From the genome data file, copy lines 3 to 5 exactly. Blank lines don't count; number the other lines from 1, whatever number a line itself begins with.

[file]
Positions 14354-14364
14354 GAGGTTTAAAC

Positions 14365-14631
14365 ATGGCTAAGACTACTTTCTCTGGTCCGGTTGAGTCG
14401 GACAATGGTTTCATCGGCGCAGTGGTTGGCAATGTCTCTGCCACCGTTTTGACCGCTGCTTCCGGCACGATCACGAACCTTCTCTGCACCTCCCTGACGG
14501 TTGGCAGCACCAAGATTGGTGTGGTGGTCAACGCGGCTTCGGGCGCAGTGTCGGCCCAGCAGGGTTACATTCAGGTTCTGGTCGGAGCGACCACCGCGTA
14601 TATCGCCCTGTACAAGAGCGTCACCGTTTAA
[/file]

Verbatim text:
Positions 14365-14631
14365 ATGGCTAAGACTACTTTCTCTGGTCCGGTTGAGTCG
14401 GACAATGGTTTCATCGGCGCAGTGGTTGGCAATGTCTCTGCCACCGTTTTGACCGCTGCTTCCGGCACGATCACGAACCTTCTCTGCACCTCCCTGACGG